The topic of validation came after a panel earlier that day. In the Breakout Stars of Animation panel, animator Rebecca Parham from the YouTube channel ‘Let Me Explain Studios’ tells the audience about YouTubers feeling a sense of “shame” around answering a question about their future goals, talking about this idea that there “has to be something bigger beyond YouTube”.
I ask Hank if it’s ever possible for a creator to feel comfortable with their own position. “There’s two pieces to that,” he replies. “When you’re searching for validation and you’ve gotten validation for how good your things are, and you have to sort of make it better every time, eventually you just can’t. Eventually, you can’t make it better and one video is going to have to be worse than the last one.
“Then the other piece of that is this legitimacy of what we do. It’s like, ‘are you inside of this story where YouTube content is always sort of going to be a little bit, or a lot less respectable than TV or movie content.’
“In the animation community, a lot of those people’s peers are working at Pixar. To some extent, many of them went to school with those people, and with the idea that they would someday work for a major studio. Now they’re making more money than their friends, and they’re having more impact than their friends, but they don’t feel like they’re on the path of maximum legitimacy,” he explains.
Sticking with the theme of animation, the discussion moves on to regulations such as COPPA, the Children’s Online Privacy Protection Rule from the Federal Trade Commission (FTC) over in the United States. When news surfaced late last year of YouTube’s plans to address the rule, by asking creators to determine whether their videos were ‘Made For Kids’, Parham was amongst those who voiced initial concerns about what this meant for animators, tweeting back in November that she was “really worried” about the news.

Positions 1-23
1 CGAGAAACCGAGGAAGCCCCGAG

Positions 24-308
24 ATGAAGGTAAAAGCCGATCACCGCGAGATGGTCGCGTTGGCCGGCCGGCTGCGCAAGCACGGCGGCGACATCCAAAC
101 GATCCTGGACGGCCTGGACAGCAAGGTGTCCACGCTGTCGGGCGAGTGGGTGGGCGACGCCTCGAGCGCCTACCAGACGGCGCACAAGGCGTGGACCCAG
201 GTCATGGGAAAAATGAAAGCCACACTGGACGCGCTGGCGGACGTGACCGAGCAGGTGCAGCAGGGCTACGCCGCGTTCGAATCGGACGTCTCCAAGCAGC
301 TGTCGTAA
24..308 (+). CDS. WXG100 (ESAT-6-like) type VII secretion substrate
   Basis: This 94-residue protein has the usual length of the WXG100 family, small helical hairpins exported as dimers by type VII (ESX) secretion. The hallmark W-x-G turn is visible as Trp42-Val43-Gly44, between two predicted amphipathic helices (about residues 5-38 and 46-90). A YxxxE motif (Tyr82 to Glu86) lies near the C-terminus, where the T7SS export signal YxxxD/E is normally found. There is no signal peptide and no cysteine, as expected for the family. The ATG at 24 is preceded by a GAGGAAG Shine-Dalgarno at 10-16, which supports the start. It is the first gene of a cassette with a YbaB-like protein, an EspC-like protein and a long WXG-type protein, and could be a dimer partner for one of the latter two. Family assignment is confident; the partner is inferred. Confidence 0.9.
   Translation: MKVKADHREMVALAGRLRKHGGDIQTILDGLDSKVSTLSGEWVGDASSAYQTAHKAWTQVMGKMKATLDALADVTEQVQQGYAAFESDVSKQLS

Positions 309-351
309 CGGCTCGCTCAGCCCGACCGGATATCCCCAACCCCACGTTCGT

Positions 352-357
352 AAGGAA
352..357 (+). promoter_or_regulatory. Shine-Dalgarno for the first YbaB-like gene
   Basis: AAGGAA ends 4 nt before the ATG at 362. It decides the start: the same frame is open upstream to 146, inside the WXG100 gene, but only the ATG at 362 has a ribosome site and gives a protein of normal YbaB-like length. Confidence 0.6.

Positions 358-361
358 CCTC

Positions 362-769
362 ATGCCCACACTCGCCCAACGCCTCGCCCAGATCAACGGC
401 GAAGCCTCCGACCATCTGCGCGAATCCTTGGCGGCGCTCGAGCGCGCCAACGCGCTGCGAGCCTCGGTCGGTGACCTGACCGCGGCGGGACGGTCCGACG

The FTC later published a blog post clarifying the situation, saying that “just because your video has bright colours or animated characters” doesn’t mean that a creator is automatically covered by COPPA. “The FTC recognizes there can be animated programming that appeals to everyone,” it says.
“Putting too much power in any single person’s hands, like the CEO of YouTube, or the CEO of Google, is just too powerful for a democracy, in my opinion. Having a concentration of wealth in that few hands is probably bad for democracy.”
When asked about the battle between regulation by government bodies and self-regulation, Hank responds by saying that he sees big companies such Google, Amazon and Apple as being too powerful. “I think that that’s anti-competitive – it’s bad for capitalism,” he says. “Putting too much power in any single person’s hands, like the CEO of YouTube, or the CEO of Google, is just too powerful for a democracy, in my opinion. Having a concentration of wealth in that few hands is probably bad for democracy.
“So from a like a really like high level, there needs to be ways to put checks on their power somehow. What I don’t see necessarily is a bunch of 70-year-old senators are going to be the ones who have the best understanding of the problem to implement a solution that will actually solve problems and not just help these places consolidate more power.